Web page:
So what we see as red tape that doesn't properly reflect how we do business, a continental European might see as his only right to act in a certain way. 

This distinction is blurring a little, both as a result of the UK's membership of the EU and the need for businesses in the US and Commonwealth countries to do business in the EEA. But it remains an important driver of what each of us considers to be 'red tape', and it needs to be considered when making or supporting a cut. Where necessary, a compromise might be to remove some of the more restrictive detail but leave a general permission in place, with some means of passing more detailed rules later if necessary. 

The other major concern I have is that UK officials have a silly tendency to interpret an EU law literally (as we do with UK laws) rather than taking a 'purposive' view of their intended effect as the European Court of Justice does. So UK officials present laws to Parliament for approval which 'gold plate' EU requirements, rather than just deliver the spirit of what is intended. A European would say we are stupidly making a rod for our own backs, and I completely agree. This has to stop immediately.

Competitiveness of EU businesses:

  • Ensure the full implementation of the Services Directive across the EU
  • Ensure data protection rules don't place unreasonable costs on business
  • Refrain from bringing forward legislative proposals on shale gas 
  • Drop proposals to extend reporting requirements to non-listed companies.

Starting a company and employing people:

  • EU Governments should be allowed flexibility to decide:
  • When low-risk companies need to keep written health and safety risk assessments
  • How traineeships and work placements should be provided.
  • Micro-enterprises (employing fewer than 10 people and have an annual turnover and/or annual balance sheet total that does not exceed €2m) should be exempt from new employment laws unless they are sensible and proportionate.
  • Pregnant Workers proposals should be withdrawn 
  • Posting of Workers Directive should not introduce mandatory new complex rules on subcontracting  Existing legislation on Information and Consultation should not be extended to micros, and no new proposals or changes to existing legislation should be made
  • Working Time Directive should keep the opt out; give more flexibility on on-call time/compensatory rest; clarify there is no right to keep leave affected by sickness 
  • Agency Workers Directive should give greater flexibility for individual employers and workers to reach their own arrangements that suit local circumstances and give clarity to companies that they only need to keep limited records 
  • Acquired Rights Directive should allow an employer and employee more flexibility to change contracts following a transfer.

Expanding a business
  • Drop costly new proposals on environmental impact assessments 
  • Press for an urgent increase of the current public procurement thresholds
  • Exempt more SMEs from current rules on the sale of shares
  • Minimise new reporting requirements for emissions from fuels 
  • Drop plans for excessively strict rules on food labelling
  • Remove proposals to make charging for official controls on food mandatory 
  • Remove unnecessary rules on SMEs transporting small amounts of waste 
  • Withdraw proposals on access to justice in environmental matters 
  • Withdraw proposals on soil protection.

Trading across borders
  • Take action to create a fully functioning digital single market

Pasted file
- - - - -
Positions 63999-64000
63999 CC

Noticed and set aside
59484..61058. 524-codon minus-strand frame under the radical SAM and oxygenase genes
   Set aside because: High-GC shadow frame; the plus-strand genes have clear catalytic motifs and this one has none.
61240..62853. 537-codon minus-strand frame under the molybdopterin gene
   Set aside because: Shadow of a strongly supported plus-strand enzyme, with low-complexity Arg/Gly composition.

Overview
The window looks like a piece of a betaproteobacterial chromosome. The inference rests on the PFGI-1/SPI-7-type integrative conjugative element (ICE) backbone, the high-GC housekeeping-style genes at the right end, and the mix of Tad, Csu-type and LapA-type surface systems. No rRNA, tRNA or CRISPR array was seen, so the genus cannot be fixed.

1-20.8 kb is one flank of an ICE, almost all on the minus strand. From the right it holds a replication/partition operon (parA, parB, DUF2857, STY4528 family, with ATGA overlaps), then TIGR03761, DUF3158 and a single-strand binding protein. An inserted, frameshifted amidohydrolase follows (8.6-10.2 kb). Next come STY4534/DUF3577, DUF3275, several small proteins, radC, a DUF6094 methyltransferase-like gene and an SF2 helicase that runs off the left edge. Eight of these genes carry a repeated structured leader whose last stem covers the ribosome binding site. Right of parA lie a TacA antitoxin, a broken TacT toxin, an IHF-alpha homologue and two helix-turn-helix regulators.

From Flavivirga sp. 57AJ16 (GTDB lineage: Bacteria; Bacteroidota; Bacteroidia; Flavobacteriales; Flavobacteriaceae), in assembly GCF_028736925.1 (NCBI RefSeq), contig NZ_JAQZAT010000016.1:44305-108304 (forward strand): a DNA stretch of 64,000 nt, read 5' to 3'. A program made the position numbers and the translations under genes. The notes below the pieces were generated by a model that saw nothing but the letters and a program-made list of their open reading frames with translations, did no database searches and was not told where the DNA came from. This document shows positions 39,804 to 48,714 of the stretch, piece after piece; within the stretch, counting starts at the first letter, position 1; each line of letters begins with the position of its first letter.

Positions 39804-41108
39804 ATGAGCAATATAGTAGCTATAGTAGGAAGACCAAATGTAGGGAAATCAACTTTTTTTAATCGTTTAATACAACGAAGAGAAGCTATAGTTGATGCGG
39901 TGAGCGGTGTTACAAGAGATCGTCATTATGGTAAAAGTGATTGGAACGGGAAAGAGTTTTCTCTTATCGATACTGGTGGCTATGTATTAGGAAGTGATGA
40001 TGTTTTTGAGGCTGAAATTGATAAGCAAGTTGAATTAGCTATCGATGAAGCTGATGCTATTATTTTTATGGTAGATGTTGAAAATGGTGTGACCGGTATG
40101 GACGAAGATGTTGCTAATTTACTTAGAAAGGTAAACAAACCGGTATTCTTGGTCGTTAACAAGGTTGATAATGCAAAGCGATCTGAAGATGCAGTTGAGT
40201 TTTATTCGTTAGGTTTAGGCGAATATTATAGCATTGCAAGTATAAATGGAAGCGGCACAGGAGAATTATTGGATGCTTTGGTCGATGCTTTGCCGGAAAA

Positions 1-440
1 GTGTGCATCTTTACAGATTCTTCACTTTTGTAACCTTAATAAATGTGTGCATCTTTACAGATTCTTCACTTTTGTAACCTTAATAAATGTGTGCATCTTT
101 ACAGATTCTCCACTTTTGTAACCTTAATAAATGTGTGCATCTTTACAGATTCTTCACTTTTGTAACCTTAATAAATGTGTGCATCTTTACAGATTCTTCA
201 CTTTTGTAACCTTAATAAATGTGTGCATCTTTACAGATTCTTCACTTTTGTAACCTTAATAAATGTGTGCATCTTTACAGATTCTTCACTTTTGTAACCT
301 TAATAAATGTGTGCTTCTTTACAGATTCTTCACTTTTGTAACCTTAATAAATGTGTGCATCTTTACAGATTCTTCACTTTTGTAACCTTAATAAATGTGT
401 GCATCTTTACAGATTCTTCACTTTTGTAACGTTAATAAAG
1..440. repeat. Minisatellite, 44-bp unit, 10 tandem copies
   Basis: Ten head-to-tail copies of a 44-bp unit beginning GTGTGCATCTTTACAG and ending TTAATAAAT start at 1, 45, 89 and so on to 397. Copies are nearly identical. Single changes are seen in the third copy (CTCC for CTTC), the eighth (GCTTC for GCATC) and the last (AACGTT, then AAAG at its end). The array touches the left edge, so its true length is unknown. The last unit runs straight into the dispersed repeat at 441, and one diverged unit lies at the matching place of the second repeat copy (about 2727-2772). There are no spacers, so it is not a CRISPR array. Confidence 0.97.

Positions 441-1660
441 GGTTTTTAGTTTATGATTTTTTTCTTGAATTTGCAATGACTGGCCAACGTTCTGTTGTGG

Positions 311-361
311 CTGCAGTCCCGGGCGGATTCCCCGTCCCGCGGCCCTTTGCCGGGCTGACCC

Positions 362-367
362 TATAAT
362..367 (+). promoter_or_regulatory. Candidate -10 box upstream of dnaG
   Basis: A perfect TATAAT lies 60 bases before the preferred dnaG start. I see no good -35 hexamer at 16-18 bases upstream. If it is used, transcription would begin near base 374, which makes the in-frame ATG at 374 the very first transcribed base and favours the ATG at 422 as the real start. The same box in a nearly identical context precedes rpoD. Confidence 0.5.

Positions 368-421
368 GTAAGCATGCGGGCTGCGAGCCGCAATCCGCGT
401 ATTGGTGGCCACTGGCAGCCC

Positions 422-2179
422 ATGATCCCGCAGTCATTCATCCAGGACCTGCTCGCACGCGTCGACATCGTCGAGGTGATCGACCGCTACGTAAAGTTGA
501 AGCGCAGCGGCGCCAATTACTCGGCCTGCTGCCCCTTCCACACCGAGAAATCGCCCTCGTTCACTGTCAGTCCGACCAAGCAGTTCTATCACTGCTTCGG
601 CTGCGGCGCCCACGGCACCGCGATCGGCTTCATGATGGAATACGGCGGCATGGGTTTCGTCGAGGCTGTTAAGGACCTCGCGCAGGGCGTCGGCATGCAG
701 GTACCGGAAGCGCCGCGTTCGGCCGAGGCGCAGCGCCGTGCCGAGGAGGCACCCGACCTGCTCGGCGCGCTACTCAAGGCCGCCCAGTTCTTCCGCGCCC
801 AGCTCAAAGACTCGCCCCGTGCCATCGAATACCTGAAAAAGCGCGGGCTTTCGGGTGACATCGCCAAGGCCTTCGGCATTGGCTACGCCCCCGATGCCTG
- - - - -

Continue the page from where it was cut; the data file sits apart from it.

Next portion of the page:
• Rapidly agree measures to cap card payment fees
  • Remove international regulatory barriers which inhibit trade
  • Reduce the burden of VAT returns, and stamp out refund delays
  • Drop proposals on origin marking for consumer goods.

  • Improve guidance on REACH to make it more SME-friendly
  • Rapidly agree the new proposed Regulation on clinical trials 
  • Improve access to flexible EU licensing for new medicines 
  • Introduce a risk-based process for the evaluation of plant protection products.

There is also a huge list of Directives in Annex 1 that businesses have said need attention.

Thursday, 10 October 2013

Why Consumer Terms Aren't "Silly"

A strange article in the FT yesterday from the usually reliable John Kay, explaining why he 'ignored' the consumer terms related to his smart TV and Apple's new operating system. Of course, we're all free to decline a reasonable opportunity to read and agree consumer terms. But it's wrong to suggest they're 'silly', as the Carbolic Smoke Ball Company discovered long ago. While consumers rarely read them, certainty as to what consumer terms apply is fundamental to the efficient operation of retail markets. Allow me to take each of John's pronouncements in turn:
"Samsung and Apple are plainly in business for the long term, and their continued success depends on maintaining their reputation with their customers. It is unlikely that these agreements contain anything seriously damaging to my interests, and if they did I am reasonably confident that the combined forces of judges, legislators, regulators and the press would protect me."
Putting aside the misplaced trust that a major corporation's long term aspirations are aligned with their customers' interests (think retail banks), this misses the point of consumer agreements - particularly in the context of supplying a 'smart' device that operates in multiple jurisdictions. Apple's end-user agreement helps set the rules of the Apple ecosystem, just as Facebook's privacy policy does. Such services would rapidly break down if suppliers, customers, regulators and other 'stakeholders' did not understand the detailed rules that underpin them. How does John think that Apple gets paid for selling other people's Apps? Ironically, numerous regulations insist on very prescribed sets of consumer terms, which often provide the basis for the very action by the 'combined forces' on whom John relies for protection (although they can also be hijacked, as we saw when the US government effectively deputised PayPal and others as private sheriffs, relying on violations of their terms of service to 'shut down' Wikileaks).